Parker | Mark’s Remarks


I’ve oftenwondered what life must be like for our dog.

He is an unusual looking dog, resembling a vampire batin my opinion. He has a sleek,

thin torso with very long legs.

He is a black dog with brown eyes, yet his face is surprisingly expressive at times.

We adopted Parker from Helping Strays during the pandemic and dealt with potty training, which was fairly easy.

For about three days, he was a tiny, infant-like puppy who slept quite a bit and was cute and cuddly. Seemingly overnight, he stretched out and became the strange looking creature we have today.

Still cute at times, he is mostly an overbearing attention hog who sees nothing wrong with licking you

from chin to forehead. I haven’t figured out if he is actually kissing me or if he is tasting any food residue on my face.

Could be a combination of both.

Quite the athlete, his slender body and long legs allow him to dart and weave, gallop and cover distance with precision.

When Parker greets you, he wags his entire back end, seeming to fold himself in half if he gets overly excited.

His speed enables him to strike fear in the hearts of squirrels and the rabbit family that recently camped out in our backyard.

If no larger animals are available, he sets his sights on birds.

No birds? Insects will do.

He is an overly eager toddler who always invades personal space.

Still, his tough guy approach and exterior can cave at any moment.

His bark is not necessarily a device of protection for his household; it’s more like a scream. He is frightened of everything.

I’ve often wondered what he would do if those animals and insects he chases would suddenly turn on him and retaliate. I am pretty sure he would retreat in terror.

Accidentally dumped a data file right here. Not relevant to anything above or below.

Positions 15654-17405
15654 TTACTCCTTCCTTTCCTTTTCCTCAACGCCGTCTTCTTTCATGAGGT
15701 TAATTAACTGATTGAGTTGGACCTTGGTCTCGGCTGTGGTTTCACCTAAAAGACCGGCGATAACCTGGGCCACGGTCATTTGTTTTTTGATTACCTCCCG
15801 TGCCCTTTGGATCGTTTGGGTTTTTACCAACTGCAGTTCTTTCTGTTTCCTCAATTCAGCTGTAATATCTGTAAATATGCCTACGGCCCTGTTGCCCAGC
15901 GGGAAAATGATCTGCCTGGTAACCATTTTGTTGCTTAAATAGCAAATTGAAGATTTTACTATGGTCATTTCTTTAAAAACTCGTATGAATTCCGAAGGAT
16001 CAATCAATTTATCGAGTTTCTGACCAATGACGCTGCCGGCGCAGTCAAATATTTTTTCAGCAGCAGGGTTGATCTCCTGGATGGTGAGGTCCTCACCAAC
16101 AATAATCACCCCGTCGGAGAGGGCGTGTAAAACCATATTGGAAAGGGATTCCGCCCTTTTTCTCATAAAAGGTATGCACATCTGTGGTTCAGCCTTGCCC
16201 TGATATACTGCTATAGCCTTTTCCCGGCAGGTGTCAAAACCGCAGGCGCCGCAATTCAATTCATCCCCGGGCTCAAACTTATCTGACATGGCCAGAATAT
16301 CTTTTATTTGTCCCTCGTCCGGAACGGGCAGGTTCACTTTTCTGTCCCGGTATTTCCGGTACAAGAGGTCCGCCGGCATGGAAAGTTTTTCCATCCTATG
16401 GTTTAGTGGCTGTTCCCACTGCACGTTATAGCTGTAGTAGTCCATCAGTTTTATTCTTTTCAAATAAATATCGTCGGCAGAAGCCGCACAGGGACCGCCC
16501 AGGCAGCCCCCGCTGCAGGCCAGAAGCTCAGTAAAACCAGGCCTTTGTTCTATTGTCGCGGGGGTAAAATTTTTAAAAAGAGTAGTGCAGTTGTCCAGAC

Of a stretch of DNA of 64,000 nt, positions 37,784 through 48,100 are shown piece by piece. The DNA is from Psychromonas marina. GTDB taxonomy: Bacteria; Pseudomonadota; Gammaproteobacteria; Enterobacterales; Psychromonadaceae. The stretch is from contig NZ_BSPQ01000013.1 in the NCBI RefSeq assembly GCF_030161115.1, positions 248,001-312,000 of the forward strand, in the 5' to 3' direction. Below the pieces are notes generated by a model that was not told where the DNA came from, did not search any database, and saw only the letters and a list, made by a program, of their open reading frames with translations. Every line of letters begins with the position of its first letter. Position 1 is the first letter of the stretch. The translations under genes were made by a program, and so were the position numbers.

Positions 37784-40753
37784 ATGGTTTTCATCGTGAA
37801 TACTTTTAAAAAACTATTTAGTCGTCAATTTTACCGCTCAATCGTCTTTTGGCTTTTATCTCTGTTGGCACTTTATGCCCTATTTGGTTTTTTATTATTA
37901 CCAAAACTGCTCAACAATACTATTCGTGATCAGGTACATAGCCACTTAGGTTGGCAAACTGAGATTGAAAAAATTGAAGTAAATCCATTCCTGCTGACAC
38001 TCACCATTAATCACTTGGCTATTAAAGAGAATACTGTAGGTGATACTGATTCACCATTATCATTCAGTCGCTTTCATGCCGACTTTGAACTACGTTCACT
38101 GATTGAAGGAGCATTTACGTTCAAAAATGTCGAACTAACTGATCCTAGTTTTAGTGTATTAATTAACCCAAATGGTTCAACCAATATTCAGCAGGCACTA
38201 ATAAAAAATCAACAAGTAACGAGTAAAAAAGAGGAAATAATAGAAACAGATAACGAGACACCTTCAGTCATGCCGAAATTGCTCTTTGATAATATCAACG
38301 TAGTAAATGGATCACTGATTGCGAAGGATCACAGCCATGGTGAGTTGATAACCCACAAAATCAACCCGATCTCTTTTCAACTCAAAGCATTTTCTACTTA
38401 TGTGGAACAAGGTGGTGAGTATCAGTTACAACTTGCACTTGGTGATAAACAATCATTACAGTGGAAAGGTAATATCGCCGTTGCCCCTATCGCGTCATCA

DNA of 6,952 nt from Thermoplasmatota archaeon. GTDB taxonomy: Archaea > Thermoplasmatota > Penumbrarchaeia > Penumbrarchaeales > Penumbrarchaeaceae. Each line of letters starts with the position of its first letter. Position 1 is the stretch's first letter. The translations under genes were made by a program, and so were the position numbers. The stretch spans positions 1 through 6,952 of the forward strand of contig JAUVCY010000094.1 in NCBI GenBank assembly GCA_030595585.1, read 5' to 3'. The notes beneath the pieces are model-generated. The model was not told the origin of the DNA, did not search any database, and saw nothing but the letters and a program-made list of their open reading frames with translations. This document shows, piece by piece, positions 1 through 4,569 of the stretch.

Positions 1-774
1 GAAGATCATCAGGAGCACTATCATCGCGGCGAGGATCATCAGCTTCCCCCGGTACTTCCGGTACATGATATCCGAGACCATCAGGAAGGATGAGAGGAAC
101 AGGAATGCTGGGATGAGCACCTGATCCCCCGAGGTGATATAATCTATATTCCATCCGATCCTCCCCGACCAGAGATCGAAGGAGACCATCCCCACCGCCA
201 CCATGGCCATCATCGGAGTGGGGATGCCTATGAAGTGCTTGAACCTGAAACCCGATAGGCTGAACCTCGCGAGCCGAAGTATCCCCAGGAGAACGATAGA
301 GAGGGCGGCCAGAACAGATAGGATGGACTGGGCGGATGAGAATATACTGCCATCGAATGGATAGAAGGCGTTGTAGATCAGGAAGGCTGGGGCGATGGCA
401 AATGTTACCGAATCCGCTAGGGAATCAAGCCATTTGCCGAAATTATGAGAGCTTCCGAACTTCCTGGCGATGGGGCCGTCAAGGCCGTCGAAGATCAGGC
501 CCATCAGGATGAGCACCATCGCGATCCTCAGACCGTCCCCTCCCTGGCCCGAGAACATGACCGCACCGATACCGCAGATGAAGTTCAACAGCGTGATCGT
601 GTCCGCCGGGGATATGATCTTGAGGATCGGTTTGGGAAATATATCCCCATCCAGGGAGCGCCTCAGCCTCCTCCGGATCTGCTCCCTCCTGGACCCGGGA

Parker’s uneasiness with all things extends to inanimate objects as well. We were assembling some random items after our move, and he went absolutely nuts one day when a dark, ominous looking trash bag showed up in the middle of the dining room.

He finally and cautiously got close enough to the bag to sniff the contents, yet still bristled in fear. After a couple of sneezes, he backed up out of the room just in case the hefty monster decided to pounce.

I found out later that Michelle had bagged up a few items for Goodwill, including a few pairs of my well worn shoes. So, that explains the sneezes.

The ice maker, the dishwasher, a lawn mower, and an exhaustive list of daily whirrings and buzzings seem to cause the poor dog anxiety. I’m pretty sure he would benefit from therapy, medication, or both. I speak from experience.

As with most dogs, we seem to be his main joy in life. He pounces on us, climbs on us as if we are some type of playground equipment, and demands our full attention.

If he isn’t able to engage us in some type of activity, he is content to lounge beside us – as long as some part of his appendages are touching us.

He once climbed up on my chest and placed a paw on either side of my face. It was as if he was saying “I need your full, undivided attention.”

If Michelle and I sit together on the couch, the dog will find ways to situate himself into our alone time. Nothing doing but he has to somehow get between us, and I’ve seen him go to great lengths to achieve this.

Once, he scaled the back of the couch and walked over our shoulders, plopping right in the middle of our conjoined laps.

Then, there was a great deal of squirming until he found a comfortable place.

It should be noted that he was not comfortable until he had broken up our couch sitting time and he had truly come between us.

The most intriguing thing about this dog, to me, is the amount of time he spends alone when we aren’t at home. Does he really sleep all that time? Does he ponder? Does he think we are never coming back?

It would be interesting to ask.

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